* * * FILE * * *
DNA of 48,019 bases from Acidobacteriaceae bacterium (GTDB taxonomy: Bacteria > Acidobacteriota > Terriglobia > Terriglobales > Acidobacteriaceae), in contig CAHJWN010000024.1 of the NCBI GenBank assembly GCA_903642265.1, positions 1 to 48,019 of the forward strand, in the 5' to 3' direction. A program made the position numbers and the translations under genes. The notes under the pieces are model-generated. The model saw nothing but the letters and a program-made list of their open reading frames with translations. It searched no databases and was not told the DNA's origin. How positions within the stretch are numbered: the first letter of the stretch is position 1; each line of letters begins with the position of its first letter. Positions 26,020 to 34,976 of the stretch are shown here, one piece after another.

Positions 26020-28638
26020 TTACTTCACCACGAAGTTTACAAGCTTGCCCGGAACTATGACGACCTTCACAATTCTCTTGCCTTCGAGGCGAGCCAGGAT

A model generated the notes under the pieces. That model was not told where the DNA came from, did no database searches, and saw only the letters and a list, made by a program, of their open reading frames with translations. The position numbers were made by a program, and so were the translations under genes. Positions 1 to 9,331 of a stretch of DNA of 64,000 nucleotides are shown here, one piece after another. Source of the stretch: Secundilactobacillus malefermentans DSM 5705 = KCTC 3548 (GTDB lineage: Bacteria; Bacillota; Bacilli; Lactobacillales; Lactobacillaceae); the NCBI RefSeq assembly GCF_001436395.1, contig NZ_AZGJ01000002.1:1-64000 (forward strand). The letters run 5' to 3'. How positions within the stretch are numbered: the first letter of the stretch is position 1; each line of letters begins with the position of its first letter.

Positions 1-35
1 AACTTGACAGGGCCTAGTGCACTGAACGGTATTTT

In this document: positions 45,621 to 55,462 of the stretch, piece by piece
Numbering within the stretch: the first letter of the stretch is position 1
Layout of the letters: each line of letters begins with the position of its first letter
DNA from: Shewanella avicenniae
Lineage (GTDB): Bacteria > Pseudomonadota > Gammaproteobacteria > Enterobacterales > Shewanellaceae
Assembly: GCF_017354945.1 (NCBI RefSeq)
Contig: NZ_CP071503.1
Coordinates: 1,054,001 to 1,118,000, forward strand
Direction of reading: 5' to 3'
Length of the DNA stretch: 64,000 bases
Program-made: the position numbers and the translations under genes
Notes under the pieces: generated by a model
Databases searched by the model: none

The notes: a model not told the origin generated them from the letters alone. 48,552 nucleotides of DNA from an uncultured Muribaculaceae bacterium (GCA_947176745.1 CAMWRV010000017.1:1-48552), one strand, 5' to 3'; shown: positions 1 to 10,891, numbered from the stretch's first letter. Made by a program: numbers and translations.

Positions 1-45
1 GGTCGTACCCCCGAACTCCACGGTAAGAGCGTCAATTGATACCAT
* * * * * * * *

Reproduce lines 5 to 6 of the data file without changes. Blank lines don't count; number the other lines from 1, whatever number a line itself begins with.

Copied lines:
Positions 1-35
1 AACTTGACAGGGCCTAGTGCACTGAACGGTATTTT